Slow unusual creatures are a world-famous delicacy. Yes, for many Ukrainians this fact is still a discovery, but in Europe, America and Asia, snails have been eaten for a long time.
Interestingly, in ancient times, shellfish were by no means considered something delicious. On the contrary, they were perceived as food for the poor. After all, animals do not need to be raised. I went to the nearest forest, gathered a «crop», cooked it. Due to the high protein content, such food provided satiety for a long time.
Scientists found empty shells of gastropods in the caves of primitive people. Snails were eaten in ancient Rome, sailors in the Middle Ages pickled them and took them with them on a voyage, and monks were allowed to eat snails during fasting.
Later, world-renowned chefs began to experiment with snail meat. Frenchman Marie-Antoine Karem became the author of the most famous snack in the world — escargot (fr. Escargots à la bourguignonne). The dish became popular after a dinner party in 1814, where the Emperor Alexander I. tasted snails in this performance.
France — the culinary capital of snail dishes
By far the French are the biggest fans of shellfish. Every year 40 thousand tons of snails are eaten here! Traditionally, gastropod dishes are considered festive and must be present at the feast (especially during the Christmas period).
The escargot is considered the culinary king. Every year on May 24, the French celebrate National Escargot Day. It is easy to guess what kind of appetizer is served at the table.
A few words about her. This is a snail fillet that is baked in a delicate creamy sauce right in the shells and served hot. Garlic and herbs add spice to the dish. There are special dishes for escargot: a plate with grooves (so that the shells hold tightly) and a small fork with two prongs.
The appetizer is served with dry white wine (chilled) and a baguette. With a fork, remove the fillet from the shell, and then soak the rest of the sauce with bread.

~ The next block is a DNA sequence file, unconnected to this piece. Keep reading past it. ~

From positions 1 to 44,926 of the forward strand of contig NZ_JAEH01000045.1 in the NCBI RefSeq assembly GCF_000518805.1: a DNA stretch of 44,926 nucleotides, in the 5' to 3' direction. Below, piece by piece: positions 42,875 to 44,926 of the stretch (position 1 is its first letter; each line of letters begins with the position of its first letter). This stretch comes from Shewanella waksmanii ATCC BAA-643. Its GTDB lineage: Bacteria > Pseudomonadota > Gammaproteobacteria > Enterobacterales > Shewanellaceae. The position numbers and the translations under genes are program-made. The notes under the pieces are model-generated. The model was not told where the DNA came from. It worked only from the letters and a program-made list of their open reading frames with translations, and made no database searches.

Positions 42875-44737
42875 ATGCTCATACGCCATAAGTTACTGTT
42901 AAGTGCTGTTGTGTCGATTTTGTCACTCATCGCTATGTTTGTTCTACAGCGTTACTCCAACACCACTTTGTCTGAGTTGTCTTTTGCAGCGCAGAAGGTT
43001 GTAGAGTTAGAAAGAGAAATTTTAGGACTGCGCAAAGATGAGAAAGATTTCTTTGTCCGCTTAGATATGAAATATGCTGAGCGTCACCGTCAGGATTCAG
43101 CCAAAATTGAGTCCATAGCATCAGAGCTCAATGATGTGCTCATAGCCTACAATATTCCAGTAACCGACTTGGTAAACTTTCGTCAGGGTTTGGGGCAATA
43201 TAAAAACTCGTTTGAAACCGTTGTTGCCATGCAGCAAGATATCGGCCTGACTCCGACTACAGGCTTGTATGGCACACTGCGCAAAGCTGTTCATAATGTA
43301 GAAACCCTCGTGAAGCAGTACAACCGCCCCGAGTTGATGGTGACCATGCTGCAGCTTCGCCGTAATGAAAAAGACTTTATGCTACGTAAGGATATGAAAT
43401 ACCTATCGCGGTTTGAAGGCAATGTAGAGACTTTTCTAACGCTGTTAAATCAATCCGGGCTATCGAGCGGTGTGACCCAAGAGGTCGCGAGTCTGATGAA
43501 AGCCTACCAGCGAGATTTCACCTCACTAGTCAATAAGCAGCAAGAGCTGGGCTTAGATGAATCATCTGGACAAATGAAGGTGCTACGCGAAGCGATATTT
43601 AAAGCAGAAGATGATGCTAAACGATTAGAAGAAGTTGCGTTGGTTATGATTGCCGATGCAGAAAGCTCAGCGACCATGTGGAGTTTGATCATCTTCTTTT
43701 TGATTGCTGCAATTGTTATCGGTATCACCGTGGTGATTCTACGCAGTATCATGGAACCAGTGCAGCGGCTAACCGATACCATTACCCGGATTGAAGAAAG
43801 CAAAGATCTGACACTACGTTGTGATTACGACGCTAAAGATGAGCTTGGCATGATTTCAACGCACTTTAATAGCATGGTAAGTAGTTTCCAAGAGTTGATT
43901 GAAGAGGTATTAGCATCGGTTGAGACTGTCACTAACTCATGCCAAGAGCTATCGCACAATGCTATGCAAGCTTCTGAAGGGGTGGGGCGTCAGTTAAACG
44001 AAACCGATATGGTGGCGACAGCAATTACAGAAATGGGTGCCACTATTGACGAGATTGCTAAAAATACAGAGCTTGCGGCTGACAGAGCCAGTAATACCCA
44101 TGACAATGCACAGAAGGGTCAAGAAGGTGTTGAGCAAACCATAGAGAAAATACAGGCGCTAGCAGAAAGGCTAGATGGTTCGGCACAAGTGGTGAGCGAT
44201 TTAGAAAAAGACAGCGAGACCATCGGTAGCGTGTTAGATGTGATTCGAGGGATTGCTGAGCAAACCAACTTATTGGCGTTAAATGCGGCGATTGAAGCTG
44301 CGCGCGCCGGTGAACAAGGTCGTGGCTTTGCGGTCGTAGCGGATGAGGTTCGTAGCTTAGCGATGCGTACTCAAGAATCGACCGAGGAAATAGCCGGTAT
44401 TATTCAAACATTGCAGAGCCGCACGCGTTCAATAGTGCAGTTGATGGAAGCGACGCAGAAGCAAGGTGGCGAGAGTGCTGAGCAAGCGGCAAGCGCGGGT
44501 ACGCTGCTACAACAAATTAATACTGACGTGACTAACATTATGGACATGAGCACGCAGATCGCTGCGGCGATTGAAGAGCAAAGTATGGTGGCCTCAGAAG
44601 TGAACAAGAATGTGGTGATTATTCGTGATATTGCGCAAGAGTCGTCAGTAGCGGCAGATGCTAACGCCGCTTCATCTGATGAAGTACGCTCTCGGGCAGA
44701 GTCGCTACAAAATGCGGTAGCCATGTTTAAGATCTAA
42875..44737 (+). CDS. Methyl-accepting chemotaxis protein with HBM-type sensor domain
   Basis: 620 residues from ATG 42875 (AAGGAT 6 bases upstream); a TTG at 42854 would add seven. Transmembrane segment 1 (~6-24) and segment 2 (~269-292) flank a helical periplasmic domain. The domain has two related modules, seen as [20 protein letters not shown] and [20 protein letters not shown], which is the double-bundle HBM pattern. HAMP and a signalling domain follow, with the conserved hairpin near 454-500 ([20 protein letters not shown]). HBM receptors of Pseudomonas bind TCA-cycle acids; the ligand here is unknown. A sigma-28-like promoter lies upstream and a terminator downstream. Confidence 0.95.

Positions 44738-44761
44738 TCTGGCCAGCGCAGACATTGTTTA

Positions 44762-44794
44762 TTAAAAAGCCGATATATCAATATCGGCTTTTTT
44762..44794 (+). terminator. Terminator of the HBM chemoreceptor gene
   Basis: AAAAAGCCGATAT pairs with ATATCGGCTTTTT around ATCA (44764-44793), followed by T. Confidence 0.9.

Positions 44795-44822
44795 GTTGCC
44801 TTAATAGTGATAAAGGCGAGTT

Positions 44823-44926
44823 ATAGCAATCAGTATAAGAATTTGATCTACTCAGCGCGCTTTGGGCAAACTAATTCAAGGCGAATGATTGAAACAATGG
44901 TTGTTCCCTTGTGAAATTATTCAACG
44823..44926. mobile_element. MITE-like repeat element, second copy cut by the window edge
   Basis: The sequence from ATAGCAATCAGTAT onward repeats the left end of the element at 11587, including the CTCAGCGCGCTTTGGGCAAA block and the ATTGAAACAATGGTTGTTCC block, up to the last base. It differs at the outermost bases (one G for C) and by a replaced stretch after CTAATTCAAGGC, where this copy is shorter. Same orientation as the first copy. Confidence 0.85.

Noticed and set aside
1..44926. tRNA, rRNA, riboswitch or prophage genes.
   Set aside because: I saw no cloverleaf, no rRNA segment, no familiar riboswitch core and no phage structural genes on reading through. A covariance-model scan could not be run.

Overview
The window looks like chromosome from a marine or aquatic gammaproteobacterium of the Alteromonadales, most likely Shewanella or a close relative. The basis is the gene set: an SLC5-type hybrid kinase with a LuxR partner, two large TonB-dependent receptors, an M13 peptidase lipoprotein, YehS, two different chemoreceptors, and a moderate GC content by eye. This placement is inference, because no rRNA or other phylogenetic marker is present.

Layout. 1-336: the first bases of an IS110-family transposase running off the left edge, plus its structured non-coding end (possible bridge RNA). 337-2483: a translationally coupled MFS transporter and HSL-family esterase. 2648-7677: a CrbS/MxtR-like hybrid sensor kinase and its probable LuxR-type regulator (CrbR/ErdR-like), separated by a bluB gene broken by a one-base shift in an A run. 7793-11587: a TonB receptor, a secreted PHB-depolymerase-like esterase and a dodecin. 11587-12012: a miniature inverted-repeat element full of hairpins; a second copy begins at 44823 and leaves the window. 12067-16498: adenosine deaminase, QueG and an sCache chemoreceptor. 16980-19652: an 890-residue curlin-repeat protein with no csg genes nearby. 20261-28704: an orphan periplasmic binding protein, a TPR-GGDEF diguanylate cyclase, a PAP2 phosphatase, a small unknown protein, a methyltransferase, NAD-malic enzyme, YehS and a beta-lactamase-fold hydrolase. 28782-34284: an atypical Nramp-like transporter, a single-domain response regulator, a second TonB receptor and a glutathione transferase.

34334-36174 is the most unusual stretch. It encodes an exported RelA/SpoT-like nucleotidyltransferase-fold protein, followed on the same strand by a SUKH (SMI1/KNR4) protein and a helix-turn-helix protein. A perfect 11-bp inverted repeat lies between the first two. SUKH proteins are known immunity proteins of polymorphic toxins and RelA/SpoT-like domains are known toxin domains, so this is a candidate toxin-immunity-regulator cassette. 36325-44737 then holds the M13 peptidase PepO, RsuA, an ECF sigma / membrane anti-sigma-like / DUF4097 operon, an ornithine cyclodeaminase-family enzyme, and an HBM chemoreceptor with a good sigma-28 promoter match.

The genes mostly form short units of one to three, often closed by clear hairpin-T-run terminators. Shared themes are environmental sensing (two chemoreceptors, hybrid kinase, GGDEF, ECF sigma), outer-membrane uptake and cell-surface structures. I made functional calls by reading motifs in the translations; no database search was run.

Over the years, several variations of escargot have appeared: Limousine (with ground nuts and breadcrumbs), Dijon (with Dijon mustard), Saffron (with saffron spice). But still the most popular is the classic recipe — Burgundy escargot.
Where else are snails eaten?
Shellfish are eaten in different European countries:
- Greece, etc.
In Italy, in the city of Cherasco (Piedmont), the festival of snails (Festival della Lumaca) is held annually. At the festival, which lasts four days (traditionally at the end of September), a variety of gastropod dishes are served: pate, shashlik, pasta with snail sauce. The festival is accompanied by themed advertising posters, booklets, street statues and custom-made souvenirs.
Also in Campania in the south of the country, at the end of November, they organize a snail fair with tastings and reports on the topic of heliculture and new gastronomic trends from snail meat.
In Barcelona, a major city in Spain, waiters most often offer shellfish (Spanish caracoles) as an appetizer. Snails are added to the most famous Spanish dish — paella. They also like to stew gastropods in tomato sauce.
Crete, the largest island in Greece, has the most snail lovers among the Greeks. Here they are fried, baked on coals, pies and cabbage rolls stuffed with shellfish and other interesting dishes are made.
In addition to Europeans, Americans are no less fans of snails. Although the residents of the United States have an ambiguous relationship with these animals. For example, the breeding of giant African Achatina is prohibited ($ 5,000 fine). This is because they are considered pests of agricultural crops, as well as destroyers of houses (replenishing calcium reserves, Achatina eat whitewash).
In some Asian countries, snails are also very popular. Here they are pickled or stewed with a side dish, adding hot spices.
Countries such as Bulgaria, Romania, Serbia and Poland are considered the largest suppliers. Snails are also grown in China, but little is consumed in food.
Of course, shellfish dishes are not yet so popular in Ukraine. Perhaps it is a matter of time, and one day snacks with an unusual ingredient will become not exclusive, but familiar food for our residents. In the meantime, we are making progress in growing snails, and this cannot but rejoice.